Current work involves similar studies with carbohydrates with the main emphasis on the structure of N-linked glycans. These complex carbohydrates are attached to asparagine residues of proteins and are responsible for various functions such as cell-cell recognition, protein folding and pharmacokinetics. Studies are being made on the use of these compounds as disease biomarkers, particularly for cancer and for their use in vaccine development for viral diseases, particularly the newly emerging ones, for which no treatment currently exists. Recent applications have been to viruses such as Ebola, SARS and particularly HIV. The HIV gp120 envelope glycoprotein is one of the most highly glycosylated glycoproteins known and we have developed new methods for releasing the glycans prior to mass spectrometric analysis and methods based on negative ion fragmentation and ion mobility mass spectrometry for their structural analysis. Unlike the more common positive ion methods, this ion mobility/negative ion fragmentation method requires the minimum of sample preparation and provides more detailed structural information than the more laborious positive ion methods. The ion mobility step provides excellent gas-phase sample clean-up and a physical parameter, the collisional cross section to aid identification. One of the current projects aims at improving methods for cross section measurement on several instrument types. Also of interest is the structure of N-glycans in different, particularly non-mammalian species. The structure of these compounds can differ considerably depending on their source and are of interest not only medicinally for aspects such as drug development (e.g. for parasitic worms) and tissue transplants (avoiding rejection) but in improving our understanding of the mass spectrometric fragmentation of these compounds and, thus, facilitating structural identification of new compounds. Not all structural features of N-glycans can be revealed in a single ion-mobility/fragmentation experiment, the most obvious being the nature of the monosaccharide constituents. Consequently, work at extending the utility of the current methods to include such features is underway.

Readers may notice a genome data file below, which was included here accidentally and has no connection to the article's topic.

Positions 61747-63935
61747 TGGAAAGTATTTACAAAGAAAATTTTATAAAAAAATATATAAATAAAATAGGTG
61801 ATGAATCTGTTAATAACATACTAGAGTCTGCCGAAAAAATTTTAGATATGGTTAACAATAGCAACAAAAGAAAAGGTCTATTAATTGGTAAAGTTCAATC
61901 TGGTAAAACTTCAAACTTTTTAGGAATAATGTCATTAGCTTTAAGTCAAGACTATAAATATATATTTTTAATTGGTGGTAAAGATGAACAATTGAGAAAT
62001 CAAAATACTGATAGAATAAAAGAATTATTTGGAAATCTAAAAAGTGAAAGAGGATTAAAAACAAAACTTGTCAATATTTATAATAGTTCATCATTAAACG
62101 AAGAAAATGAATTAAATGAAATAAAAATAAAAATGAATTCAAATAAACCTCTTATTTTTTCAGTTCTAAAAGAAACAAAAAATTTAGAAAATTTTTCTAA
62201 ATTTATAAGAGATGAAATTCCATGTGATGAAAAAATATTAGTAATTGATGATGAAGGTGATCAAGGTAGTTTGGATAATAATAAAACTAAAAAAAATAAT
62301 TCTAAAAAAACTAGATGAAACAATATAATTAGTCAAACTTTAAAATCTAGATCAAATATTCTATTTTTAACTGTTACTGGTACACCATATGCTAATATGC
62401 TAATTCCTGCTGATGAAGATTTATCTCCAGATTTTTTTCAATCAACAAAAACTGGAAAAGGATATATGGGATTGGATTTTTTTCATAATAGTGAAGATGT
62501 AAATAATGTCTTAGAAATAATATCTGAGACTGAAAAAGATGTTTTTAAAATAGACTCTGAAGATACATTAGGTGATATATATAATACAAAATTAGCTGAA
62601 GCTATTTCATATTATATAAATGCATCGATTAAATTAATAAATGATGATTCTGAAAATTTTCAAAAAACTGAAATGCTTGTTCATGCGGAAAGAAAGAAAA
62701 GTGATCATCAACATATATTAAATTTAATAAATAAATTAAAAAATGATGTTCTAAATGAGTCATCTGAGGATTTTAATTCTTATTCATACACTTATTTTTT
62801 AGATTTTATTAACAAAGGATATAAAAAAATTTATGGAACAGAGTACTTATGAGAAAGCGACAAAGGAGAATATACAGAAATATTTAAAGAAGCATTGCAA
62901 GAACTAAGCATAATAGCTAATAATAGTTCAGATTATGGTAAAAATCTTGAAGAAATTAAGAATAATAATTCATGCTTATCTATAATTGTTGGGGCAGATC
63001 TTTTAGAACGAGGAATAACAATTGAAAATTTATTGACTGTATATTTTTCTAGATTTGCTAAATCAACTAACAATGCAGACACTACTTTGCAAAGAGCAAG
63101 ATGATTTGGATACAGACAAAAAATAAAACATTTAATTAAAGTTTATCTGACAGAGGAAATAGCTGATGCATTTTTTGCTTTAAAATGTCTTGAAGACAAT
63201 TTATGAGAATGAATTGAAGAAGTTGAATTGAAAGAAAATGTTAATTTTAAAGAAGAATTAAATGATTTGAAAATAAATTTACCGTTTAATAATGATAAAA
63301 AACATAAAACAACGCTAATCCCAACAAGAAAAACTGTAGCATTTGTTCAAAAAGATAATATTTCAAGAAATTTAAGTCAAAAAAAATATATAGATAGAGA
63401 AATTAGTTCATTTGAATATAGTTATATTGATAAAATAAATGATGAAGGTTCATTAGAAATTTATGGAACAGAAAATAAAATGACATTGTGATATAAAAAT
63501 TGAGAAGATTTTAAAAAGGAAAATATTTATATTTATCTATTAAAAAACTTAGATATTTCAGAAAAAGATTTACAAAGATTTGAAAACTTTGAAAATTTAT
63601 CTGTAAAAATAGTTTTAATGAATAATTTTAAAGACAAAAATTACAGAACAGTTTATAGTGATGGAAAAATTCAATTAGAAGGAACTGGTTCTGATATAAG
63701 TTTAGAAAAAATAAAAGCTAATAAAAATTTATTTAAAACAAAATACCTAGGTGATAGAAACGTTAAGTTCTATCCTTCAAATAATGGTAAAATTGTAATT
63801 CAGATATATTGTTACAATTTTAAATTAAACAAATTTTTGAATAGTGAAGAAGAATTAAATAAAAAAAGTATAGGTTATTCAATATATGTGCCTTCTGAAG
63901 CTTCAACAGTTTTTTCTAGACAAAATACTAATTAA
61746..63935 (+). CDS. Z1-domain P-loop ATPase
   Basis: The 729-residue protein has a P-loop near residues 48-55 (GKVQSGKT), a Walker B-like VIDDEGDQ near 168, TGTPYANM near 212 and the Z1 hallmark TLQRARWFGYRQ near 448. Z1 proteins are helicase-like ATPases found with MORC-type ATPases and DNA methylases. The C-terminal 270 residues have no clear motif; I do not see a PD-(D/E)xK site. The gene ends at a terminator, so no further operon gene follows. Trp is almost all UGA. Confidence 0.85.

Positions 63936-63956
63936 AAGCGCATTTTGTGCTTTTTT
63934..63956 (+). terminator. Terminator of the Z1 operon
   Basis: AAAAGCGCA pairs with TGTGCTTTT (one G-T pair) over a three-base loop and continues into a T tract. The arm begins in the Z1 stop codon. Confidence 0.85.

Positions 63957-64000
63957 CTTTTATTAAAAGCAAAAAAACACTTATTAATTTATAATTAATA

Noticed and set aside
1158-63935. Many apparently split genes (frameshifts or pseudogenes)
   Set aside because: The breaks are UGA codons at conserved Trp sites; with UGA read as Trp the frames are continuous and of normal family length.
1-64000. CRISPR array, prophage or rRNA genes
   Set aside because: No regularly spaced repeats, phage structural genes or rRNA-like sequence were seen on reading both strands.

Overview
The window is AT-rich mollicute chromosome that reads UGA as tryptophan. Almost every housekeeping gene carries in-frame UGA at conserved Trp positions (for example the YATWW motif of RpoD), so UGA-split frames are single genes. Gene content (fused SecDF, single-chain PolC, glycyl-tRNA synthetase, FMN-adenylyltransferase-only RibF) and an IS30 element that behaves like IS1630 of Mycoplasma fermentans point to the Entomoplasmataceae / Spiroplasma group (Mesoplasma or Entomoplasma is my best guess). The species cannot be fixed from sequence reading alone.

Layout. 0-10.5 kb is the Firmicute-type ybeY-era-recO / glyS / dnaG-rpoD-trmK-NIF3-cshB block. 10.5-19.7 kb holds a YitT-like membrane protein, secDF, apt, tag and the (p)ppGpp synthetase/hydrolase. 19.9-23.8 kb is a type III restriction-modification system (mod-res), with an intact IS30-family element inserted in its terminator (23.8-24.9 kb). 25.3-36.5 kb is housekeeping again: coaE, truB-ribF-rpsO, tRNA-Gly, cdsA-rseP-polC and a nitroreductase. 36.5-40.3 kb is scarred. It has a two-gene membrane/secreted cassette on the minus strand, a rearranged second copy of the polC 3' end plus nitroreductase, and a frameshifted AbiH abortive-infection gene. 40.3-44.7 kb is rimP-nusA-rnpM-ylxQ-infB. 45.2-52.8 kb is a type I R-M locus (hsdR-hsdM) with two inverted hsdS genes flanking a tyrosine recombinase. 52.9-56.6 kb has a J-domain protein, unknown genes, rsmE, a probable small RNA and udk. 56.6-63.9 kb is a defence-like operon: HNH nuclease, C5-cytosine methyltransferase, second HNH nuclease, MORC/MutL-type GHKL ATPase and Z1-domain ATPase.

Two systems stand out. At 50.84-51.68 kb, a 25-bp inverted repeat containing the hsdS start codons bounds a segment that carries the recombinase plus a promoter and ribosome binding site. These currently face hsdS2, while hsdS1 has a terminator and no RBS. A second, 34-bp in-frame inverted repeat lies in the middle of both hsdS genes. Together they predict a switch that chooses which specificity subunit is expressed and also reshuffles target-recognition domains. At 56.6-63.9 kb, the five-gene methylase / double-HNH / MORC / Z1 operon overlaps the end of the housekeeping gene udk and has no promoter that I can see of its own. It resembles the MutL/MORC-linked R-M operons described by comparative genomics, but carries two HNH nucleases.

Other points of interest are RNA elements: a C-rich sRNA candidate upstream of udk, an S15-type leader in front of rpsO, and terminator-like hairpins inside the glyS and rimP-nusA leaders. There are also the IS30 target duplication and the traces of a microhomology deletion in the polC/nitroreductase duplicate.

Collaborations:

Professor Max Crispin, Centre for Biological Sciences, University of Southampton, UK.

Professor George R. Bousfield, Department of Biological Sciences, Wichita State University, USA.